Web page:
Honeywell in Phoenix announced that its Tactical Advanced Land Inertial Navigator (influence) navigation and pointing system has been selected by the U.S. Army for the Bradley Infantry Fighting Vehicle and M1A1 Abrams Tank. Under the terms of the four-year, $40.7 million contract, Honeywell will provide 973 TALINTM systems to enhance battlefield navigation capabilities on the vehicles. The inertial systems will provide navigation position, velocity, heading, altitude, target location determination, communications reporting, and time data for map displays. Honeywell’s TALINTM can be integrated with command and control systems, providing data updates every five seconds, as well as fire control platforms to allow target transfer from one weapons system to another. The self-sustaining navigation technology can also host existing and future GPS capabilities. TALINTM systems are currently in use on the following U.S. military platforms: Bradley Fighting Vehicle, M1A1 Abrams Tank, Bradley Fire Support Vehicle (FIST), Stryker Force FIST vehicle, Stryker Force Mortar Vehicle, Mortar Fire Control System, Complementary Low-Altitude Weapons System (CLAWS), Canadian Forward Observer Vehicle and 155 mm Howitzer Towed Artillery Digitization. Honeywell has delivered more than 4,000 TALINTM Systems.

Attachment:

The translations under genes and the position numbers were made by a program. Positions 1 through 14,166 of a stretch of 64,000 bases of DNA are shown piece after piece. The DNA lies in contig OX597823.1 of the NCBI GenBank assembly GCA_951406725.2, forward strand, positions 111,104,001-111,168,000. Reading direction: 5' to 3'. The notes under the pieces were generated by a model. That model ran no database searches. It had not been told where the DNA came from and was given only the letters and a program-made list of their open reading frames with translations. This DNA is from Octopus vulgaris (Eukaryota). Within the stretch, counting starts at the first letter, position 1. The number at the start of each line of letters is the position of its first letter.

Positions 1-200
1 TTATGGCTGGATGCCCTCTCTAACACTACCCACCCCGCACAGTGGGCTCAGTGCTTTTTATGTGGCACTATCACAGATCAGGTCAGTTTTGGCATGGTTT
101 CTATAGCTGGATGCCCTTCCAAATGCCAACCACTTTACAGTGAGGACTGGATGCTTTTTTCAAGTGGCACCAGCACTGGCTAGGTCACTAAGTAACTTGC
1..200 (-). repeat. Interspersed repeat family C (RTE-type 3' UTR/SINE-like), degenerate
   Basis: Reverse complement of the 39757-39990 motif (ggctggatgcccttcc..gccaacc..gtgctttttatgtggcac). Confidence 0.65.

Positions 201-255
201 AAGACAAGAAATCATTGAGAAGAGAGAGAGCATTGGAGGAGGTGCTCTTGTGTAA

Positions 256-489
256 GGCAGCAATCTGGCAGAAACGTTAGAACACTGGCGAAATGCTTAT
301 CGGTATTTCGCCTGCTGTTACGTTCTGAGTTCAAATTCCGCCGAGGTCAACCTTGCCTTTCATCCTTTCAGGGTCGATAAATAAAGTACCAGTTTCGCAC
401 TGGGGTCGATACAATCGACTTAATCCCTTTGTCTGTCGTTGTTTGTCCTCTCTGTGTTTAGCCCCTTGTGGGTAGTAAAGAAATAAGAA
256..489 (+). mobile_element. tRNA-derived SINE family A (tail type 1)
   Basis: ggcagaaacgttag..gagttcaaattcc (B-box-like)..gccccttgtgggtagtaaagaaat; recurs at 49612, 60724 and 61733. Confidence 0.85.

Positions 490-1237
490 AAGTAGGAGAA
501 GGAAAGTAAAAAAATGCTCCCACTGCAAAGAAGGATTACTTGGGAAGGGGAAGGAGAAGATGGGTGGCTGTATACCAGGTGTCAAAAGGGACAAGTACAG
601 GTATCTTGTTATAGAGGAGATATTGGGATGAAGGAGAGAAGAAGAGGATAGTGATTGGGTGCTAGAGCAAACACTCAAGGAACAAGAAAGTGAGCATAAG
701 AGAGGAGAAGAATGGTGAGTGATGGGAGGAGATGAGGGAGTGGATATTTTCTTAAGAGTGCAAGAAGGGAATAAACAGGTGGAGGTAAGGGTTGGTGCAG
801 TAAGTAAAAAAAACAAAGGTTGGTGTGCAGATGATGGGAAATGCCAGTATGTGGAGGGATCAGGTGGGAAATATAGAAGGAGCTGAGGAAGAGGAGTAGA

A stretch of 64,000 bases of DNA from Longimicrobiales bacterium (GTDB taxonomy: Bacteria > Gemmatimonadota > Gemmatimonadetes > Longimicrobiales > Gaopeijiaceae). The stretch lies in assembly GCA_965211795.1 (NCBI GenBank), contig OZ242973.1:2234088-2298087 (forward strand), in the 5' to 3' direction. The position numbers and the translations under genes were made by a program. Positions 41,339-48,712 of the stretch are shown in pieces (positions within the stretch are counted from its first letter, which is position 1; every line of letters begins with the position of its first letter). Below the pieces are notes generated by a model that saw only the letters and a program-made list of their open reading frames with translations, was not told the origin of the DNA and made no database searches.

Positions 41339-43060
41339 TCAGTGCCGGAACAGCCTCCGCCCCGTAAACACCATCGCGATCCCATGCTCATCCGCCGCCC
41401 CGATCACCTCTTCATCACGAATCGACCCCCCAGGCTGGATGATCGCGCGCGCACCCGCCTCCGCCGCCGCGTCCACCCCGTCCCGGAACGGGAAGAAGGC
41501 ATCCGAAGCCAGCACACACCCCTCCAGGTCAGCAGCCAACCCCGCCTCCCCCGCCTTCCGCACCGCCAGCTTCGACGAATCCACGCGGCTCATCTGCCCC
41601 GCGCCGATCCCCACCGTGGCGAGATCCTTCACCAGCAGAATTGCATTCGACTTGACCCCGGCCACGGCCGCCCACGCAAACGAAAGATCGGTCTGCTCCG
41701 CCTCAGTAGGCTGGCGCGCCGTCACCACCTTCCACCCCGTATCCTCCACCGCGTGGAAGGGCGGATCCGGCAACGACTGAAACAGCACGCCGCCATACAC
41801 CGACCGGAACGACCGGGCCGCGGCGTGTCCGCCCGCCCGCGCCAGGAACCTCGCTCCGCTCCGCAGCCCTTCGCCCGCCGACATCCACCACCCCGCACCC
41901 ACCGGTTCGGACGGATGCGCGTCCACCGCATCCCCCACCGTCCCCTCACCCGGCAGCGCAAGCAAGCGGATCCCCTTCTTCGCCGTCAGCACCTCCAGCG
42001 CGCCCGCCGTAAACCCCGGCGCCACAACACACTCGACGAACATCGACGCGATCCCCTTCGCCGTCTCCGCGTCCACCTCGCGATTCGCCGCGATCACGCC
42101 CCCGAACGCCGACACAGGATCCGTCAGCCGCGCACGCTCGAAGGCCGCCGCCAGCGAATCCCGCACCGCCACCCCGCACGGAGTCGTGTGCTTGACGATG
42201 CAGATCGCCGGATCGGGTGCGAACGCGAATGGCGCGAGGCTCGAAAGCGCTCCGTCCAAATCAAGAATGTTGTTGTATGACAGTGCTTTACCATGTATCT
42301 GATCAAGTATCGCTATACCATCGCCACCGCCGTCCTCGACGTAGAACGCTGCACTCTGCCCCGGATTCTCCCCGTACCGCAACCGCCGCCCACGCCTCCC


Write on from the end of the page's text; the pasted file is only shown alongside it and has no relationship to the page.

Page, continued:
U.S. Army awards General Dynamics $12 million for Stryker combat vehicle work
The U.S. Army TACOM Lifecycle Management Command awarded General Dynamics Land Systems in Sterling Heights, Mich., a $12.5 million delivery order in support of the Stryker family of combat vehicles. This delivery order funds procurement of one-inch slat armor and the associated headlight kits for Stryker vehicles. Work will be performed by existing General Dynamics employees in Lima, Ohio, and is expected to be completed by Jan. 31, 2008. Stryker is a family of eight-wheeled combat vehicles, available in ten variants, that has been proven effective by the U.S. Army and the National Guard for defense and disaster-response missions.
Honeywell developing integrated primary flight displays
Honeywell in Phoenix announced that it is developing integrated primary flight display (IPFD) technology for helicopters to enhance flight safety by improving situational awareness and reducing pilot workload. Honeywell’s synthetic vision technology utilizes advanced computing power to provide easy-to-understand, three-dimensional graphic displays of surrounding terrain and obstacles, regardless of outside conditions. “Helicopter pilots often face situational awareness challenges when flying in rain, snow, dust, or at night,” says Vicki Panhuisev, vice president commercial and military helicopters, Honeywell Defense and Space. “Our ambient, natural and continuous synthetic vision technology is going to reduce the need for pilots to frequently scan and cross-check indicators on instrument panels, allowing them to focus on safely flying the aircraft.” Honeywell’s integrated display will replicate the view from the helicopter’s windshield on a clear day and overlay the terrain image with flight symbols including icons.